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Probe into roll out of Missouri's medical marijuana expands

State Rep. Robert Ross wrote in the letter that the records request stemmed from “too many unanswered questions” by the department's officials during public hearings
Credit: KSDK

JEFFERSON CITY, Mo. — (AP) — A legislative probe into the roll out of Missouri's medical marijuana program has expanded into Gov. Mike Parson's office.

A House panel is seeking records involving the Republican governor’s deputy chief of staff, chief operating officer and a longtime adviser to the governor who has been under FBI scrutiny, The Kansas City Star reported.

The Missouri House Special Committee on Government Oversight on Thursday sent a letter to the Department of Health and Senior Services demanding records of interactions with industry insiders and details on how key decisions were made.

The governor’s office and DHSS did not immediately respond to requests for comment.

State Rep. Robert Ross, the committee's Republican chairman, wrote in the letter that the records request stemmed from “too many unanswered questions” by the department's officials during earlier public hearings.

The investigation, which had been paused because of the COVID-19 pandemic, resumed because of DHSS Director Randall Williams’ recent comments that its staff have continued their work and dispensaries are on track to open this summer, Ross said.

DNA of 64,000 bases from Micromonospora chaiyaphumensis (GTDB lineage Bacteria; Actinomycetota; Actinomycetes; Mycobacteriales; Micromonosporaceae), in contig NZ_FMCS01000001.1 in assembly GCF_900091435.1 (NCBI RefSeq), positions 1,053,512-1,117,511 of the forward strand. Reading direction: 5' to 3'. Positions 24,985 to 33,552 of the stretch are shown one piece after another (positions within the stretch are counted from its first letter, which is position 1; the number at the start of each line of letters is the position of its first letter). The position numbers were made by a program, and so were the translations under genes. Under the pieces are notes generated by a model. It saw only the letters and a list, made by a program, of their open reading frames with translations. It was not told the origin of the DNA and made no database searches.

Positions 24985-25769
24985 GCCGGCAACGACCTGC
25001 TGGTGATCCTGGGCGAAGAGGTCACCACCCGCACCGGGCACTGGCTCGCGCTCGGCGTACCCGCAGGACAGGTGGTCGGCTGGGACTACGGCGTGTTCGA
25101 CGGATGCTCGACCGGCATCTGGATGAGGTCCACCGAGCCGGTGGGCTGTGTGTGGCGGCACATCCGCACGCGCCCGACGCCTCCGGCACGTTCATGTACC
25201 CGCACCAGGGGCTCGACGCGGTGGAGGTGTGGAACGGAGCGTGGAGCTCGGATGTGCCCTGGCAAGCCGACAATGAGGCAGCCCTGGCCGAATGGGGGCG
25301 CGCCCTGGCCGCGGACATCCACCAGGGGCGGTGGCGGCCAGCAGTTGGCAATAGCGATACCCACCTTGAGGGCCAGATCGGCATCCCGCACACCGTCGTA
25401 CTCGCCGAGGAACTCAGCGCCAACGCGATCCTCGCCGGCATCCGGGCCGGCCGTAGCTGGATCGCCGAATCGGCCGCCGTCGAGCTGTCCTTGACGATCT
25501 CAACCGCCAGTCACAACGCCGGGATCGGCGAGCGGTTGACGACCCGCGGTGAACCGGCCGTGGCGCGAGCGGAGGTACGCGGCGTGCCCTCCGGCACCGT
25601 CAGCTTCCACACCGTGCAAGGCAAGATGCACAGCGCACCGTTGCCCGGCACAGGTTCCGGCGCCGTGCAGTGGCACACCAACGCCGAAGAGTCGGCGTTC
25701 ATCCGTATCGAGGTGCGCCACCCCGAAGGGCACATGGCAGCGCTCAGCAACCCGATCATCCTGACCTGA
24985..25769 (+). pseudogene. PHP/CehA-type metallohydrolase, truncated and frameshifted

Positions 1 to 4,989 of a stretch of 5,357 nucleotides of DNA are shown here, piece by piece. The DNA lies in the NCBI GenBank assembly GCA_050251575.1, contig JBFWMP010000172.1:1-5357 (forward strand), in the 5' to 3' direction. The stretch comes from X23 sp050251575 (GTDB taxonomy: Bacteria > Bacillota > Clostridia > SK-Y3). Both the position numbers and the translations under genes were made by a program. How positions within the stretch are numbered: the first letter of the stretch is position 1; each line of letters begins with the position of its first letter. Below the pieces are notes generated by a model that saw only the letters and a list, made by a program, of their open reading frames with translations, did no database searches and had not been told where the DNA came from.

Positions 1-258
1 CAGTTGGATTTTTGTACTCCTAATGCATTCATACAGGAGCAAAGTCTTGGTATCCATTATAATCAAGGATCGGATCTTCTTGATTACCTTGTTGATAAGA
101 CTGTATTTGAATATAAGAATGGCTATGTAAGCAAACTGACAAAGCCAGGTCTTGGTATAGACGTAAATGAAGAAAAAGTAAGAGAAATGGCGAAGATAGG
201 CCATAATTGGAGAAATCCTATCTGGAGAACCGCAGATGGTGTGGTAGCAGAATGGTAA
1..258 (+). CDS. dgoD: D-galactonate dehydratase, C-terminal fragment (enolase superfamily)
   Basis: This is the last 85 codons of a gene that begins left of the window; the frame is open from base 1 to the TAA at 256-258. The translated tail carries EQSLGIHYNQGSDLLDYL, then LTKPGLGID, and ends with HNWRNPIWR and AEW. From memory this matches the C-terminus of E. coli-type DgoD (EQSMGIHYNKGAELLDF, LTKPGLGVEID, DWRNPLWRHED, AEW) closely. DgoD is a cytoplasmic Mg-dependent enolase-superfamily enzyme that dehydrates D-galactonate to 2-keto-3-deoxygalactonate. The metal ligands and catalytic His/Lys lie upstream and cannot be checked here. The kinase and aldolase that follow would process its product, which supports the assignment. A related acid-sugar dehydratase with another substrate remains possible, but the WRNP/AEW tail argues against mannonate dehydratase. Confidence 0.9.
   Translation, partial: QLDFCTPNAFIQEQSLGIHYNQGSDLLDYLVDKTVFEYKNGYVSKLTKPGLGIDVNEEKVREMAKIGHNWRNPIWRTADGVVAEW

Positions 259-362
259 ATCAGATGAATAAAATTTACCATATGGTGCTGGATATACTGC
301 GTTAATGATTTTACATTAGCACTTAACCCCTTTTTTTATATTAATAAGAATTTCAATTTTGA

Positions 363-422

Ross also provided the committee with a copy of a whistleblower complaint accusing the department of lying to legislators during public testimony. The unsigned letter, which Ross received in March from someone purporting to be a DHSS employee, also questions the qualifications and salaries of those running the medical marijuana program.

The state Auditor’s Office said it has received two whistleblower complaints about the operations and the application process of the medical marijuana program. Steph Deidrick, spokeswoman for Democratic state Auditor Nicole Galloway, said the information was referred to law enforcement after review by its public corruption and fraud division.

The newspaper reported in March that the department was served with a federal grand jury subpoena last year seeking information about four medical marijuana applicants.

The legislative investigation was sparked by allegations of irregularities and alleged conflicts of interest over how license applications were scored.

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